“She didn’t really want to be a grandmother,” he said of his wife.
I looked at him as he chuckled slightly. We were sitting at coffee hour, munching away, discussing what our grandchildren call us. Before they could pronounce a true “gr” sound, I was Damma. I don’t know how the “d” got in there, but at least three of them called me that. I loved it. They were recognizing who I was in that one simple, mispronounced word. The transition to Grandma was just as delightful.
But I smiled at my friend. “My mom was the same,” I said. “She would have liked her grandkids to call her Elaine.” With the first few anyhow.
Mom was in her early forties when she first became a grandmother. I guess vanity played a role – it does that. It speaks to aging. Hello? We all do it. Can’t be avoided. So why not embrace all the wonderful things aging brings? Like insight and wisdom. Like perspective. Like the ability to laugh at ourselves and to realize how true it is that time heals. Like grandchildren.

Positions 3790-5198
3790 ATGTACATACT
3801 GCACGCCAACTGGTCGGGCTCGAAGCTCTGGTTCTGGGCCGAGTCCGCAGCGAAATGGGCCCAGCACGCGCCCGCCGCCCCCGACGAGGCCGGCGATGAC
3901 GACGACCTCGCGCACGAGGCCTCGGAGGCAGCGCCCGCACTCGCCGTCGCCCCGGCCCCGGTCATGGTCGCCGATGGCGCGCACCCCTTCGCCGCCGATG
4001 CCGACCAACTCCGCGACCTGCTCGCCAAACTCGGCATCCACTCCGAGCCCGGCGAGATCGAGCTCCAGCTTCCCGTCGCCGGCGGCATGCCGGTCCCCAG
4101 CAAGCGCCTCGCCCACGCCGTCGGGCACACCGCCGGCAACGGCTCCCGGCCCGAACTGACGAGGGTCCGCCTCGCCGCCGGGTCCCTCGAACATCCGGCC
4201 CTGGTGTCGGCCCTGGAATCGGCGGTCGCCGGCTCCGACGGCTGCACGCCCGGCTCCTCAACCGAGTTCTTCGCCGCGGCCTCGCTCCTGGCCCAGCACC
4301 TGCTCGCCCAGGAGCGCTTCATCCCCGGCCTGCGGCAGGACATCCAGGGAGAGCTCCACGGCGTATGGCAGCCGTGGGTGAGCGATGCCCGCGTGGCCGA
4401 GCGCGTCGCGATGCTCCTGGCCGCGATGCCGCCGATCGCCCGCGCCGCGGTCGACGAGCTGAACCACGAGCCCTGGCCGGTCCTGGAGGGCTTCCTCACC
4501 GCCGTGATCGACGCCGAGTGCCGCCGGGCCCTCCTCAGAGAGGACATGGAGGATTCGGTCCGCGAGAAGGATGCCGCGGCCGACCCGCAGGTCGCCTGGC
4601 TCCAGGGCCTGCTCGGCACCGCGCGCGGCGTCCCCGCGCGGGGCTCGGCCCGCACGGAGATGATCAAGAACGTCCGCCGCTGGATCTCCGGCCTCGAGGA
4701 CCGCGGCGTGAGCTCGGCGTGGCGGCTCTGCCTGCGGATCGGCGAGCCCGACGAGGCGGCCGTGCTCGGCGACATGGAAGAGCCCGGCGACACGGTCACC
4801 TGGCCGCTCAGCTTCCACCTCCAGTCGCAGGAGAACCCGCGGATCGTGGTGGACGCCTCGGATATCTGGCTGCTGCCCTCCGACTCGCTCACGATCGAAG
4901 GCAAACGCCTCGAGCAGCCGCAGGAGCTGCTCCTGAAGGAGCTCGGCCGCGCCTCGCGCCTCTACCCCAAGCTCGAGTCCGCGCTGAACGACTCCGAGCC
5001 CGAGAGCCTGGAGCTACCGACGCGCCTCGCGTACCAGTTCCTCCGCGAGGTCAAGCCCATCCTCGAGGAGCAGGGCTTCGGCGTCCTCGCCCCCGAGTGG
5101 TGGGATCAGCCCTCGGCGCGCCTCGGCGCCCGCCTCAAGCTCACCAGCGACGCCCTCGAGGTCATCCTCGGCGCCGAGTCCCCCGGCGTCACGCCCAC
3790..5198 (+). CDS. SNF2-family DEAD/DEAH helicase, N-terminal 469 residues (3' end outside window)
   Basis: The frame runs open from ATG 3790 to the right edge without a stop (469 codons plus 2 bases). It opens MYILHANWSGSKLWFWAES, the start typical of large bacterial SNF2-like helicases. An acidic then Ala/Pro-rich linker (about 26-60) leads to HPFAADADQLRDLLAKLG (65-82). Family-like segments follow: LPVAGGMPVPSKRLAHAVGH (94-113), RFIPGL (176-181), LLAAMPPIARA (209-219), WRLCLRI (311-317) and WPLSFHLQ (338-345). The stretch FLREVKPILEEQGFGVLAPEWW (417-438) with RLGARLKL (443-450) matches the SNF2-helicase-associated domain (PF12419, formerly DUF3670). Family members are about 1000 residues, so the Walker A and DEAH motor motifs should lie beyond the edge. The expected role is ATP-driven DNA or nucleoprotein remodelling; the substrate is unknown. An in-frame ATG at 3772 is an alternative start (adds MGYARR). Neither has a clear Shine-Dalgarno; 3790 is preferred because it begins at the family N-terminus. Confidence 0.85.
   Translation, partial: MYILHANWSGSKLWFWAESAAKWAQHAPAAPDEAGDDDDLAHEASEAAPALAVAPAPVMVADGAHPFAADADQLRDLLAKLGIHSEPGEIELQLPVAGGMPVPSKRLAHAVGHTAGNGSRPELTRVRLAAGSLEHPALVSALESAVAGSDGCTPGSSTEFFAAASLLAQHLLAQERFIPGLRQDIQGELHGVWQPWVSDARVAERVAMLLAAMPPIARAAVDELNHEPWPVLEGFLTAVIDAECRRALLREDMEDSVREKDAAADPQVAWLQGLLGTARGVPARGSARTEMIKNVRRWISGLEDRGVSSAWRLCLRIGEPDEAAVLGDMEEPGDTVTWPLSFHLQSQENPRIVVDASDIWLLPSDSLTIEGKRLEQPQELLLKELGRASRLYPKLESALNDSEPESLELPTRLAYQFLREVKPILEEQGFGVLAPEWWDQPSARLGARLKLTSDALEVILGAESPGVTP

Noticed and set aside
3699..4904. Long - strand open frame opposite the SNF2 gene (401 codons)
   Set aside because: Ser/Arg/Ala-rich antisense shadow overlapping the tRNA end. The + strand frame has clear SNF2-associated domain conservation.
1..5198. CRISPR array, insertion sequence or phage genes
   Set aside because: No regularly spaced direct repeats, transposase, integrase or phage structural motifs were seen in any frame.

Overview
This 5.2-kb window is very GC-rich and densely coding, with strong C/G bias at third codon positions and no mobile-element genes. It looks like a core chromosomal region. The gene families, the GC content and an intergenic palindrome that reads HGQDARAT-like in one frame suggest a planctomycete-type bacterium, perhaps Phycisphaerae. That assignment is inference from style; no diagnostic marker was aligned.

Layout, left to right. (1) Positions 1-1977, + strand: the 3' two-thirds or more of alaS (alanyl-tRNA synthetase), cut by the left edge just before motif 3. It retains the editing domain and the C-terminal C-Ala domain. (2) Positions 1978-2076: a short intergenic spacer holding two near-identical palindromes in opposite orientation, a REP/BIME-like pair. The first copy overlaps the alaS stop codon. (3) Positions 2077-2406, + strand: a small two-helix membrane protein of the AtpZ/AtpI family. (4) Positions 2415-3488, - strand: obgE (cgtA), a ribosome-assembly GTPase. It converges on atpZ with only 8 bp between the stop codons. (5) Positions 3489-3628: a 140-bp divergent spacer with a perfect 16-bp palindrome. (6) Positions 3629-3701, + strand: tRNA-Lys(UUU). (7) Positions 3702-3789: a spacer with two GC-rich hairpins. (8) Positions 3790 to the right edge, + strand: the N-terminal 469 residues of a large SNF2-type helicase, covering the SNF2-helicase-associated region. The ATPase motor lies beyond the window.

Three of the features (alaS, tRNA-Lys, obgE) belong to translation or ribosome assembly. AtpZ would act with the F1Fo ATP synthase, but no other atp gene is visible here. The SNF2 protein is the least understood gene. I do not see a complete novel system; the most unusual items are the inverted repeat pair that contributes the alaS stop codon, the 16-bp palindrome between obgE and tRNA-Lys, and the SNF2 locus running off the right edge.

I was 50 when our first grandchild, Elaina, was born. Yup, her name is a derivative of my mom’s and I think that pleased her. By the time Elaina was born Mom had scads of grandchildren so I guess some wisdom and the sheer delight of being around the energetic young swung the balance in their favor. Hooray for that!
We’re up to six now. They range in age from 3 to 15. Every one is a gift. Every one has his or her charms and – um – their not so charms. ?? Okay, I couldn’t figure out a word that wouldn’t incriminate. They can be a trial at times. But that’s all part of the game. The lovely, life affirming, hilarious and necessary way we go on. It has only a little to do with aging and in such a good way – if we let it.
If any of you are an aficionado of old songs, think of this one, but put whatever your grandkids call you into the first line. The song? Let Me Call You Sweetheart.
Let me call you Grandma,
I’m in love with you,
Let me hear you whisper
That you love me, too.
It’s just fine with me if they call me Grandma. I waited a half century to hear it and I whisper "I love you" every chance I get.
Photo: My sister, Shari, me and our youngest granddaughter, Sierra, at her baptism party a few years ago.